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  • Elaine Aldred
    July 25, 2017
    In the future, Earth and its colonies on Mars are locked in a Cold War, where it would take little to make them commit to open warfare. When a dormant and powerful super weapon, Sungrazer, is suddenly awakened, then disappears, it’s up to the Outriders, a special team of super-soldiers to solve the problem of finding and neutralising Sungrazer. But first they have to navigate a tricky path around a political faction which is up to no good as far as peace between Earth and Mars is concerned.Sungr In the future, Earth and its colonies on Mars are locked in a Cold War, where it would take little to make them commit to open warfare. When a dormant and powerful super weapon, Sungrazer, is suddenly awakened, then disappears, it’s up to the Outriders, a special team of super-soldiers to solve the problem of finding and neutralising Sungrazer. But first they have to navigate a tricky path around a political faction which is up to no good as far as peace between Earth and Mars is concerned.Sungrazer is an example of Machiavellian scheming rubbing shoulders with military might and ingenuity, as the Outriders (a specialist black ops military team) are sent to deal with yet another political hot potato.Like the first book in the series, Outriders, Jay Posey knows how to grab your attention from the very first sentence and hold it. Sungrazer opens as the spy, Elliot Goodkind, appraises the life-threatening situation he has just walked into and how he’s going to try and extricate himself with little more than brazen banter and the minimum of fuss. Posey’s prose makes sure you invest in Elliot very quickly, and you’re on board in the same way you would be for a character in a classic spy novel. The switch to the military part of the plot is equally as fascinating as the writing takes a slight change in tempo and the dialogue shifts to the back and forth of a group of people who know they can rely on each other.What lifts Posey’s writing above so many other military science fiction novels in the market is the way in which the Outriders work as a team by pooling their intellectual and physical resources to analyse both the political overview of a situation, as well as focusing on the type of detail required for an on-the-ground, close combat resolution of a problem. Posey’s skills as a narrative designer really come to the fore in the way the prose dovetails with credible dialogue to drive the plot along at a good pace. This enables the reader to get a real sense of the different personalities and rapidly connect with the characters even if they’ve not encountered them before.As with the Outriders the plot is nail biting and you’re left waiting for the next instalment.Outriders was courtesy of Angry Robot.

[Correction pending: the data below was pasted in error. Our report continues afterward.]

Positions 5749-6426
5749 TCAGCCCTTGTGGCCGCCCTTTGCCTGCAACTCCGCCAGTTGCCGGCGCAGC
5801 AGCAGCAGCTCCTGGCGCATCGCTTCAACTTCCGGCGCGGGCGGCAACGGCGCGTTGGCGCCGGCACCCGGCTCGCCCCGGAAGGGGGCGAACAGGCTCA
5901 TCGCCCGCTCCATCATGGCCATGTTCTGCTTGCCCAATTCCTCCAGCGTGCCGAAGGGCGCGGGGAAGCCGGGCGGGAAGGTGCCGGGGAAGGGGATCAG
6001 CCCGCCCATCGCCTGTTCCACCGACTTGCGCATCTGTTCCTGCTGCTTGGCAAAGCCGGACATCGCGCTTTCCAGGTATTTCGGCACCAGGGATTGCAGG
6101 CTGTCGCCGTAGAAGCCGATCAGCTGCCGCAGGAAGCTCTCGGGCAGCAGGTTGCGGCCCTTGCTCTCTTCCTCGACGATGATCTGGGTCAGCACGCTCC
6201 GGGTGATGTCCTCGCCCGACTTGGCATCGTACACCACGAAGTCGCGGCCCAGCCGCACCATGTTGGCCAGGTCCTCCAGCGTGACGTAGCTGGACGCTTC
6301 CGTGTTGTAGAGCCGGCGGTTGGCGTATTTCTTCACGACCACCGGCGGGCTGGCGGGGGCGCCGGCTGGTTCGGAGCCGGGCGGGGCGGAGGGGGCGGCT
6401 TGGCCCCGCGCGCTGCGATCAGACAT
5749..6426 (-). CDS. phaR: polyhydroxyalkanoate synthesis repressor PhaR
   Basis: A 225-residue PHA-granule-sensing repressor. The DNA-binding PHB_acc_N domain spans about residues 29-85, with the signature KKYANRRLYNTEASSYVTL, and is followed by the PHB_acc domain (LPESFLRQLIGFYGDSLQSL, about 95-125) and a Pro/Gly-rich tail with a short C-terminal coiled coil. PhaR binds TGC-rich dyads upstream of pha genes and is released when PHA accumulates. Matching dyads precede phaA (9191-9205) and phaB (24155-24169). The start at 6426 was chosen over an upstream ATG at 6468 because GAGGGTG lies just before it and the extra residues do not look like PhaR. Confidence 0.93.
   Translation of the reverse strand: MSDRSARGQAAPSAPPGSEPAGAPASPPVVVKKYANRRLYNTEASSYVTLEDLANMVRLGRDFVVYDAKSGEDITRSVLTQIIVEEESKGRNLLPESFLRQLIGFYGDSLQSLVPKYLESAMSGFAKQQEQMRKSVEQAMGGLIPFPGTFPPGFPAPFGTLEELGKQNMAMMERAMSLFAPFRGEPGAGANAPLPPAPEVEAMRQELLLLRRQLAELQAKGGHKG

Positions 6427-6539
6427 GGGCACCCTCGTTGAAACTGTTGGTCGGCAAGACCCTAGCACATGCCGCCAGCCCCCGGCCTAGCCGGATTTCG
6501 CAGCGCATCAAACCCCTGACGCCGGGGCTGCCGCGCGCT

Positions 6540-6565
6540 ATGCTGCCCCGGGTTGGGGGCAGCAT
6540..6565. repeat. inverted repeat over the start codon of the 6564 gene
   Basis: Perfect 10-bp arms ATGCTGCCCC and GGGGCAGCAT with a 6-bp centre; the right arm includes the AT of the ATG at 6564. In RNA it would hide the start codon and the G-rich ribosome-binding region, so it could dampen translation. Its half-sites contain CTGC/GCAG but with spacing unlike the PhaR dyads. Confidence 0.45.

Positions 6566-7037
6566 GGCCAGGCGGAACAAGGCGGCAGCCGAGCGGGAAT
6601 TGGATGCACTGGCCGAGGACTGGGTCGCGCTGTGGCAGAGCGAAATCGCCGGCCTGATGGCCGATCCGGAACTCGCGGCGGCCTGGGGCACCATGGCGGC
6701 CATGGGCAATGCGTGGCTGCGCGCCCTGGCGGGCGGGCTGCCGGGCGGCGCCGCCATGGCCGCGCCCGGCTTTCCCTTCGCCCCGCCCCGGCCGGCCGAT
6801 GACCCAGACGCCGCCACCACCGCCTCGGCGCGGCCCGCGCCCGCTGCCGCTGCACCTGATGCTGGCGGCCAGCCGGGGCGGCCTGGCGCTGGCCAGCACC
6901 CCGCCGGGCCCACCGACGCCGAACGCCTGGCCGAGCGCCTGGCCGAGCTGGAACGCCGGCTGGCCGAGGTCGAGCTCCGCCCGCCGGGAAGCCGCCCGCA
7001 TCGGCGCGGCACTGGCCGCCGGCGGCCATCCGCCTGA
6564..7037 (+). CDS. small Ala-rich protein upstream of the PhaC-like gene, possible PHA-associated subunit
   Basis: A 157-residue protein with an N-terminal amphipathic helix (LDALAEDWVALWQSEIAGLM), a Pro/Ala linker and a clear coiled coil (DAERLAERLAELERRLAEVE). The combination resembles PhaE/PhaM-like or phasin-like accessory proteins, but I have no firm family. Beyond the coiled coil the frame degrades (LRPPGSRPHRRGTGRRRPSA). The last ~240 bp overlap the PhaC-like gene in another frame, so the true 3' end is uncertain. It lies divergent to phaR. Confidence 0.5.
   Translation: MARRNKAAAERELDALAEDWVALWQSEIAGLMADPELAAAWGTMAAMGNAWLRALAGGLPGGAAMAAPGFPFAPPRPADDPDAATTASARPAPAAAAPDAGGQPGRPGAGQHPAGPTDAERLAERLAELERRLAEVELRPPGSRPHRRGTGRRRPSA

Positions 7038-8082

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  • John Carter McKnight
    July 7, 2017
    A letdown from its excellent predecessor. This one had far too much tactical detail for my tastes: frequent scenes of 15-20 pages that could be summarized as "the team broke into the warehouse." Eliminate all that, and you've got a solid, but very short, spy story. Still, I continue to be interested in the shadowy Earth/Mars cold war, and the "phantom menace" mastermind emerging as the team's adversary. I'll keep reading, but a little less second-by-second realism, please?
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  • Sontaranpr
    July 18, 2017
    A ship that doesn't exist has been stolen by people who shouldn't have known about it to use for reasons unknown. Our won't stay dead protagonists return for a secret agent adventure along with powered armour boarding action goodness. Good plans go bad and bad plans don't work out as expected.Fun times.
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  • Fiannawolf
    July 27, 2017
    That feeling when the 2nd book is even better then the first.
  • Sarah
    July 19, 2017
    3.5 stars